Shares continue fall after Friday’s small rallyShares dropped on Monday, after a slight rebound in the previous session, amid a worsening trade dispute between the world’s two largest economies, which may now be on the verge of an all-out trade war.
The local currency fell sharply to the lowest level in more than two years against the dollar.
Trading volume was moderate, at about 494 million shares worth 4.5 trillion won ($3.47 billion). Losers outpaced gainers 701 to 143.
Local shares extended their losses throughout the session after opening significantly lower, losing 0.83 percent in the first 15 minutes of trading.
The sharp drop follows increased uncertainties created by the trade row between the United States and China, Korea’s two largest trade partners.
U.S. President Donald Trump increased the import tariff on $200 billion of Chinese goods to 25 percent, from 10 percent, on Friday. China threatened it will retaliate.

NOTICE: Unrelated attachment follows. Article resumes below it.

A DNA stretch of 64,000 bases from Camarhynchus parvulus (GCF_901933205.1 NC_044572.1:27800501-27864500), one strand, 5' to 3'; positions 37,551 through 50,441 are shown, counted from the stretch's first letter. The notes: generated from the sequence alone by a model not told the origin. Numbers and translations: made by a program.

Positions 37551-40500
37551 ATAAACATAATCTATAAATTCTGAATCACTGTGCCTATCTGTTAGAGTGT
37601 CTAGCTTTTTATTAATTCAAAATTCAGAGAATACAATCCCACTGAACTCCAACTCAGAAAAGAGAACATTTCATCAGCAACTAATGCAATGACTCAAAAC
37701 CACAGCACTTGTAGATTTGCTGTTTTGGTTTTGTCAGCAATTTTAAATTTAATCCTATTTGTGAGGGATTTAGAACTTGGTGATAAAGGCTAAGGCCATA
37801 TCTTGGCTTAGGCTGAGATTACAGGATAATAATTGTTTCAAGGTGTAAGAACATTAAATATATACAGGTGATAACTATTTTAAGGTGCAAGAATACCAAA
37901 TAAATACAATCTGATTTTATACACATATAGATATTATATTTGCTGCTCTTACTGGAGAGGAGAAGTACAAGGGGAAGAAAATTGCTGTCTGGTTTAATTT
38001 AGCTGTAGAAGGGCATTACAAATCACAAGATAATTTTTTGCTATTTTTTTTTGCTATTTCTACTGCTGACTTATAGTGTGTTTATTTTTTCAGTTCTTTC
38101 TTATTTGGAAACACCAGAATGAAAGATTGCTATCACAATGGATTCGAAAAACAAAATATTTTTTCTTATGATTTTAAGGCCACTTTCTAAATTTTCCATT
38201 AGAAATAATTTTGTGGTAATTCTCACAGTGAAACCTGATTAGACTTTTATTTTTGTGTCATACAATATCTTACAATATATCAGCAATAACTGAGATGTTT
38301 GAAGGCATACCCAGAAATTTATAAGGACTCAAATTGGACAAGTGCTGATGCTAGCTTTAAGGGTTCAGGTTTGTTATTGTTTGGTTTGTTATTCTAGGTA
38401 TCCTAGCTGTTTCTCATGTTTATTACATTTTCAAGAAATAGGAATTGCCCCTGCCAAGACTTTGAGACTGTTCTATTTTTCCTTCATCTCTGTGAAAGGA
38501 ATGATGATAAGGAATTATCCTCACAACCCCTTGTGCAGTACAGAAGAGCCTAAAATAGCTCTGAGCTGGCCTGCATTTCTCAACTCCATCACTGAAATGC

“The drop in the won-dollar exchange rate is leading to an outflow of foreign funds, while renewed concerns over the U.S.-China trade dispute also dampened investor sentiment,” said Seo Sang-young, a researcher at Kiwoom Securities.
Institutional investors offloaded around 130 billion won worth of shares, while foreign investors sold a net 138 billion won.
Individuals scooped up a net 258 billion won.
Most large caps suffered heavy losses.
Samsung Electronics lost 0.58 percent, to 42,650 won, with No. 2 chipmaker SK Hynix falling 1.21 percent, to 73,500 won.
Hyundai Motor lost 0.77 percent, to reach 129,000 won, while Kia Motors stayed put at 42,350 won. Auto parts maker Hyundai Mobis plunged 2.05 percent, to 214,500 won.
Celltrion tumbled 3.47 percent, to end at 194,500 won. Leading steelmaker Posco went down 1.04 percent, to 238,500 won.
The secondary Kosdaq fell 13.82 points, or 1.91 percent, to close at 708.80.
The local currency closed at 1,187.50 won against the dollar, up 10.50 won from the previous session’s close and marking its lowest point in over two years.
Bond prices, which move inversely to yields, ended lower. The yield on three-year bonds rose 0.2 basis points to 1.721 percent, and the return on 10-year bonds gained 0.1 basis points to 1.874 percent.
BY KO JUN-TAE, YONHAP [firstname.lastname@example.org]